- The Washington Times - Thursday, December 1, 2005

When Kevin Lucido had his real estate agent draw up a contract on a new house just two blocks away, he didn’t want to pay full price. So he sought out a firm that offered a rebate to help cover closing costs. The day he closed on his four-bedroom Colonial in Oakton, Mr. Lucido got about $10,000 back. His agent received a 2 percent commission.

“Because the cost of real estate is so high, the commissions are high,” Mr. Lucido says. “I didn’t want to spend that much money, especially since my wife and I were doing most of the work ourselves. I just needed a [real estate agent] to protect our interests.”

Buyers and sellers are facing more choices than ever, thanks to the Internet, which has opened the door to discount brokers, flat-fee real estate programs, rebate offers — even $1,000 gift cards.

The menu of nontraditional real estate services is a change from the traditional method of buying and selling houses. Real estate agents typically work on commission, averaging about 6 percent, with the proceeds split between the listing agent and the buyer’s agent.

New startups are shaking up that business model, with agents offering deep discounts and cash back to customers. Mr. Lucido’s agent, Daniel Odio, started DROdio Real Estate Inc., based in Arlington, and a spinoff, Rebate Reps, to tap into that market.



Mr. Odio relies heavily on the Web, using Internet technology to market and sell houses. He touts rebates that shave 1 percent to 2 percent off standard commissions. He says he can offer the savings because he uses the Internet to make it easier to search for a new house.

Real estate agents on his team use laptops and send e-mail to customers to alert them when homes that might interest them become available.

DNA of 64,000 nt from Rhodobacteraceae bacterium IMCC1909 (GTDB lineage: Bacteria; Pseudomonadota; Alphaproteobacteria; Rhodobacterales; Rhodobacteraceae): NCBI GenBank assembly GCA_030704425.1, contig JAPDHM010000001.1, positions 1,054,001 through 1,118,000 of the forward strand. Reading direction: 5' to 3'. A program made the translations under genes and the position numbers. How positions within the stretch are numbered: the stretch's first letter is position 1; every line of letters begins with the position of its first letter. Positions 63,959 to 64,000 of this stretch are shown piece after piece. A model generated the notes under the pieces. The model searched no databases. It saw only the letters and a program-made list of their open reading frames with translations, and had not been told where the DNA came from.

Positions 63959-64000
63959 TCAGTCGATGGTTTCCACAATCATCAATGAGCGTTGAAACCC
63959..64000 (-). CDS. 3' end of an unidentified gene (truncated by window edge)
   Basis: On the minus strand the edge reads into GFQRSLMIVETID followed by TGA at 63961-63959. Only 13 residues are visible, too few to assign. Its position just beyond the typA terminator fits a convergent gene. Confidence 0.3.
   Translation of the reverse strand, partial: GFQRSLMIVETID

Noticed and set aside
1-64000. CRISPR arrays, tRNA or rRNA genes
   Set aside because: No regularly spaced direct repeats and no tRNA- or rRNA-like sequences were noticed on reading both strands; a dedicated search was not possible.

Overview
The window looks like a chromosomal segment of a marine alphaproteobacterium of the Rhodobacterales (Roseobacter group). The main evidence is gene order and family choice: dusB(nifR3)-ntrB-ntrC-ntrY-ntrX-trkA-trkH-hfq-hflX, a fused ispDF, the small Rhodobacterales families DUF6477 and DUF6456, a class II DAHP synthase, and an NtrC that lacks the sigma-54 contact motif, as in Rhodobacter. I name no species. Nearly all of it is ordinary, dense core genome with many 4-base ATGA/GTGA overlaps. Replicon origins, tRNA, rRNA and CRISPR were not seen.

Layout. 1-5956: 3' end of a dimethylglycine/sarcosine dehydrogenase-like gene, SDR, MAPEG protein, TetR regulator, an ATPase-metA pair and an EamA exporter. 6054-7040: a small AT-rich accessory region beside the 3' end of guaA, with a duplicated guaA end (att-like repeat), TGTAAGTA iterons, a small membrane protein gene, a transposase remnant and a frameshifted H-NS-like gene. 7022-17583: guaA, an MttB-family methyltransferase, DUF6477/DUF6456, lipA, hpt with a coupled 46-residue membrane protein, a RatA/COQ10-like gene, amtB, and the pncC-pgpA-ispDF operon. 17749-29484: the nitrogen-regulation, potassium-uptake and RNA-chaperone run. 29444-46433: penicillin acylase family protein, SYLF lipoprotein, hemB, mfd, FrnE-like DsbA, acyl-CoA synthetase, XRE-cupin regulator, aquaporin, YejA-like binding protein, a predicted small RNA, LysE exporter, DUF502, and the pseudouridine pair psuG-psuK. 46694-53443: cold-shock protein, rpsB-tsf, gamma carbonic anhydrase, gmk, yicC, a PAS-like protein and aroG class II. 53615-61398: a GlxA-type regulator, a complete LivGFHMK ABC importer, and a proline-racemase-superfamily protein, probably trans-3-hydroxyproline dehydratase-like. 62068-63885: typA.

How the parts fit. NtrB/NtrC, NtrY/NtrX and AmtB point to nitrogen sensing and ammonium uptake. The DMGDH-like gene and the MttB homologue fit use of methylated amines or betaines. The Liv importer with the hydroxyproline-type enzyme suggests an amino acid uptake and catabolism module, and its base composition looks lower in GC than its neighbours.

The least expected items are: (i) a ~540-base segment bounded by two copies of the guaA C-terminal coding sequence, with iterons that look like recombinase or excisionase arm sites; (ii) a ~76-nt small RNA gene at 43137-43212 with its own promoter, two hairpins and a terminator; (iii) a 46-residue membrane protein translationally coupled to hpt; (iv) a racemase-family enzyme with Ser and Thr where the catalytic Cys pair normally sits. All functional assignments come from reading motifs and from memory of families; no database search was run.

Listing agents craft a Web page for each listing, offering extensive pictures inside and outside the home, so homeowners can browse online before deciding to view the property in person.

That eliminates a lot of wasted time spent looking at properties, Mr. Odio says.

“I can spend all day driving around in a car, or I can give the [buyers] the address and all the information and let the customer decide if they want to look at a house,” he says.

He designed his company to make the process quicker, offering hefty rebates to bring customers in the door.

His company promises rebates of 2 percent on new homes and 1 percent on existing homes. A 2 percent rebate on an $800,000 house adds up to $16,000. The money is credited at closing. For an existing home, that would mean $8,000 in savings for the seller.

“There is a big culture against giving rebates,” Mr. Odio says, because some traditional agents view such practices as a threat.

“There’s no built-in incentive to offer one since it comes out of their commission,” he says. “It’s very frustrating to see people throwing their money away.”

Nontraditional real estate services advertise heavily online but still represent just a fraction of the $61 billion market. Discounting transactions totaled just 2 percent of home sales, according to results of a study issued this summer by the U.S. Government Accountability Office.